Bobby White is so close that he sometimes has to remember that the decision about who will run Frayser High School won’t be made until December.
The outspoken former principal of nearby Westside Middle School who went to work for the Achievement School District and then started his own charter school company already has a plan for Frayser High. All he needs is permission in December.
The state-run Achievement School District will make the ultimate decision.
Frayser was one of three high schools in Memphis the Achievement School District identified last week as low-performing schools it will probably take into the district in the 2014-2015 school year.
Frayser is definitely going into the district. And the ASD will pick between the other two high schools – Fairley and Carver – and match charter school companies with those and the elementary and middle schools on its list.
“Politically, I had to make sure that I said I would love to serve any of those students in any of those neighborhoods,” White said Thursday, Sept. 12, at the weekly meeting of the Frayser Exchange Club. “But y’all know the real deal. We’re not called Frayser Community Schools for nothing.”
The weekly meeting is a regular stop for all of the players in the effort to rebuild Frayser. And last week it drew not only White, who hosted meetings of the group at Westside when he was principal. It also drew two representatives of Harambee Schools, a charter school company that hopes to work in elementary schools on the Achievement School District list next school year.
White formed his Frayser Community Schools group that would run what he proposes to rename Martin Luther King Jr. Preparatory High School through the Tennessee Charter School incubator.
White doesn’t take the name change lightly, saying while the school is renamed it would also be referred to as “on the Frayser High campus.” Another ASD charter operator, Cornerstone, encountered vocal community opposition last school year, in part, when it renamed Lester Elementary School.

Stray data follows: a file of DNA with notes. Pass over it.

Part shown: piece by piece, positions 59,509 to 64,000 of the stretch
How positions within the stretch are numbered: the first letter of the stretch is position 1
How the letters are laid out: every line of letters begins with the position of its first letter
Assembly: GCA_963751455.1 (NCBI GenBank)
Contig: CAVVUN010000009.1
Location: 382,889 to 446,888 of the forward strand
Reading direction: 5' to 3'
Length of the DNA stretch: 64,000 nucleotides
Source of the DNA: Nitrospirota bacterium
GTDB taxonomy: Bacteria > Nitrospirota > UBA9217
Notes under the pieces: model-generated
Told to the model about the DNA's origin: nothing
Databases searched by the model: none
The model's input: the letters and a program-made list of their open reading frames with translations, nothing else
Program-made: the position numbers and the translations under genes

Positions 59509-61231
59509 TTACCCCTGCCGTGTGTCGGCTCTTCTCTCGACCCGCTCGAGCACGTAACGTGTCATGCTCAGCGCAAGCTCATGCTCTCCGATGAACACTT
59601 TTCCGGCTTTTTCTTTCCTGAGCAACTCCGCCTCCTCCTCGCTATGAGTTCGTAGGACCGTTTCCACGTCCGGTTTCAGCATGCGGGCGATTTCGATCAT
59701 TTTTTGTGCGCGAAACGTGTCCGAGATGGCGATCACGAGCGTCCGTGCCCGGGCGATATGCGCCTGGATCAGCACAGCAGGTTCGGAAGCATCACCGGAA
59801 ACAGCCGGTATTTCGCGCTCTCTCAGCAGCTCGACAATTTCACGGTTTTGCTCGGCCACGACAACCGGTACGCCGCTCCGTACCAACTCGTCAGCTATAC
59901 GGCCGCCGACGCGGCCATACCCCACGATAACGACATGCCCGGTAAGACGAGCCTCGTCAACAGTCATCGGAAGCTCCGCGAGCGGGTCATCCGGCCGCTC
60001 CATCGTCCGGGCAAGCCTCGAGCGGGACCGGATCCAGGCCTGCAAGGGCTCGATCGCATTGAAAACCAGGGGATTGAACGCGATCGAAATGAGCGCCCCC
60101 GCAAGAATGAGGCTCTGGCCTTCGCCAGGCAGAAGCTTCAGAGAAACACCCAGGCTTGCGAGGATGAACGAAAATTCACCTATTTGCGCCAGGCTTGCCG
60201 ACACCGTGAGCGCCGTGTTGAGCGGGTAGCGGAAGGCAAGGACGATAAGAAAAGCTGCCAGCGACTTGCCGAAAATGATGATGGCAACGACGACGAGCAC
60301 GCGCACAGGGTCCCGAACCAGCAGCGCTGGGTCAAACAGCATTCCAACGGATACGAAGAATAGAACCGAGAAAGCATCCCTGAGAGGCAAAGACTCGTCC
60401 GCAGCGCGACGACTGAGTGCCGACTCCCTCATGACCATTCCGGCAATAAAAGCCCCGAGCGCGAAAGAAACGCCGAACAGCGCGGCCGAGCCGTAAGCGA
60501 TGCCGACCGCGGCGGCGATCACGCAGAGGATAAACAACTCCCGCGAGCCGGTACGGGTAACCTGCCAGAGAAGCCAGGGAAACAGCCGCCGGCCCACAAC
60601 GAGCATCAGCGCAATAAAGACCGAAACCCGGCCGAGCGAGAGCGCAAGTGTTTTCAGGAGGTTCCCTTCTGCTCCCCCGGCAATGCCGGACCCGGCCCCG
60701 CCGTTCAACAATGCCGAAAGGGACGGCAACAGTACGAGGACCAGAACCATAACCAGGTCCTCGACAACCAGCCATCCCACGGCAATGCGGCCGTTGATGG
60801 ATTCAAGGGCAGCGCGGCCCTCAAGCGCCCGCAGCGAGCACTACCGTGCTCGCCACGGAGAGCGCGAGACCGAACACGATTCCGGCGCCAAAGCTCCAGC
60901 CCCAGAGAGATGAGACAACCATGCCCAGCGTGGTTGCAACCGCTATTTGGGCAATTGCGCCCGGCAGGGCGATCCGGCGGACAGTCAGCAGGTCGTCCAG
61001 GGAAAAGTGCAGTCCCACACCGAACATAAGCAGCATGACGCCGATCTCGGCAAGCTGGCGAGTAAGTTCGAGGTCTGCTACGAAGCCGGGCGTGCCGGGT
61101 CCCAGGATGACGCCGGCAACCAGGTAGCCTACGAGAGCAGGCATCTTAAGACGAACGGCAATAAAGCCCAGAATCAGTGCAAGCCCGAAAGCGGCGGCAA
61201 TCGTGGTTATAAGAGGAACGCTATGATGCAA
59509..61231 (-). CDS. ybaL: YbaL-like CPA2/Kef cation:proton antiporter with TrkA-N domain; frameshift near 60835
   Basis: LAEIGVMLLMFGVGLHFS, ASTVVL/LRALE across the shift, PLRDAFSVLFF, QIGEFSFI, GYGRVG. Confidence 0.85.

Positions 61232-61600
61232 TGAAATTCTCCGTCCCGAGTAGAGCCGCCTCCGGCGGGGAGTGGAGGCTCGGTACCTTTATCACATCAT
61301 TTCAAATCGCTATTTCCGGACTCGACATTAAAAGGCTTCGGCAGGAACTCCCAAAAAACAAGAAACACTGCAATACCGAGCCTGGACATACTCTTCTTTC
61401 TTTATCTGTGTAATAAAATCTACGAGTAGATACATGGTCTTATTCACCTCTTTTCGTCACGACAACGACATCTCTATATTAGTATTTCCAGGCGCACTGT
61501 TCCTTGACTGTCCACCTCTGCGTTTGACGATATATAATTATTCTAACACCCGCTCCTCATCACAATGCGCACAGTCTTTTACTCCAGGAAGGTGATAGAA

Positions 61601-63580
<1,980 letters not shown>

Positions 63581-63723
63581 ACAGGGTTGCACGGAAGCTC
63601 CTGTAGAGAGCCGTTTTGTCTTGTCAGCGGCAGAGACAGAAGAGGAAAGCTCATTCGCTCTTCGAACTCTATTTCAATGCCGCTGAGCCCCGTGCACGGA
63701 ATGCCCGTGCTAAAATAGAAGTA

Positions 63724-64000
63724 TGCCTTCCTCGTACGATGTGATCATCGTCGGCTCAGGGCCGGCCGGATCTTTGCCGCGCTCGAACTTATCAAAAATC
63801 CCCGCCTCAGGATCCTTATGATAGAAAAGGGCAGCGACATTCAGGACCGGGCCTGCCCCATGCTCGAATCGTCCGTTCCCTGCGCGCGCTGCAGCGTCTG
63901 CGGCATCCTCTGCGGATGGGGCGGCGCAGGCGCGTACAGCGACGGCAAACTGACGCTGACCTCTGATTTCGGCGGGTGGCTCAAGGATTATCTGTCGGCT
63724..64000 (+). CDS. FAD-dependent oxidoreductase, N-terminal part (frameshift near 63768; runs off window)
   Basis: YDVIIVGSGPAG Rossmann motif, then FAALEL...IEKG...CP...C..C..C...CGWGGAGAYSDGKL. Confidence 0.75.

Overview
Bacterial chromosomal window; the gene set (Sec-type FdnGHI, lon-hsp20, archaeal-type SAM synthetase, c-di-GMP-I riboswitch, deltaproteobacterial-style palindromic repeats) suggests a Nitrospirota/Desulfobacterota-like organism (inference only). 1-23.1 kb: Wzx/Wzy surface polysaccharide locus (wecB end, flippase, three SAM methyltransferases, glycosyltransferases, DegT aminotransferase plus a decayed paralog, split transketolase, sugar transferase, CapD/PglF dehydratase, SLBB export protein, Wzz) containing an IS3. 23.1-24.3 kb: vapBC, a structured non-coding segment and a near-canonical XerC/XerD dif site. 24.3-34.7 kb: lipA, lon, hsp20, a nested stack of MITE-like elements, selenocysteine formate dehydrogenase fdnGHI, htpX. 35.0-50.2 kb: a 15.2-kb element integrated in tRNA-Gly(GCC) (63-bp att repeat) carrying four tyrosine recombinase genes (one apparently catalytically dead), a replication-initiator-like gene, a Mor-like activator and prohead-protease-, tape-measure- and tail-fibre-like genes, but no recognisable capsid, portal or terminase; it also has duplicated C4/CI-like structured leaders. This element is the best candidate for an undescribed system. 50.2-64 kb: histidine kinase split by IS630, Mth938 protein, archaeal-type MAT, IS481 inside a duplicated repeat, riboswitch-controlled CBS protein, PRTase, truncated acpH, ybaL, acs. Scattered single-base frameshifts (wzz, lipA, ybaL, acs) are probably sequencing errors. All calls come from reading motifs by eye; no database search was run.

White is a 1990 graduate of Frayser High School.
“I’m going to be a Ram for life. But there is a need to rebrand this school,” White said of the Frayser High mascot. “There is a negativity that people feel when they hear the name. We can somewhat disconnect that.”
Students now in the Frayser High School attendance zone would still attend Frayser as an Achievement school. Their parents would have to specifically opt out of Frayser to do otherwise.
White also plans to be a strict disciplinarian.
“I’m also a firm believer that any young male in my school has to have something to be afraid of. I just think that person needs to be me or one of the males in that building,” he said. “The school will be male-heavy, with men that look like the young men that we serve so they understand where the guidelines and boundaries are.”
White plans an aggressive door-to-door summer campaign to win over parents who were skittish this year about moving out of the Achievement District elementary and middle schools the ASD runs directly into Frayser High, which for the rest of this school year is a conventional high school.
The hesitancy prompted the start up of a ninth grade academy at Westside Achievement Middle School this school year.
ASD superintendent Chris Barbic has said 20 percent of the school age population in Frayser attends school outside Frayser, either in private or charter or optional schools.
White and his staff are working out details of a plan for a school that includes a graduation requirement to do community service in Frayser “so that we can build community,” White said.
“I think we are changing the face in Memphis of how people respect predominantly black communities,” he added. “At the end of the day, if we are not careful the charter movement could take place and these organizations could come into communities. And these folks could have agendas that don’t match ours.”
White sees what he wants to do at Frayser as part and parcel of broader efforts to revitalize the area. Before leaving as principal of Westside Middle School, White asked his honors eighth grade students to tell him what bothered them most about living in Frayser.
“They said folks around the city just don’t believe that we are as good as they are. They believe that all we do is this, this and this. Fill in the blank,” White said to the meeting room of 60 people. “That tore a hole through me. … We are at the beginning of this race to start the process to where we change the perception of everybody in this city about how they perceive and view the children, the schools and the neighborhood of Frayser.”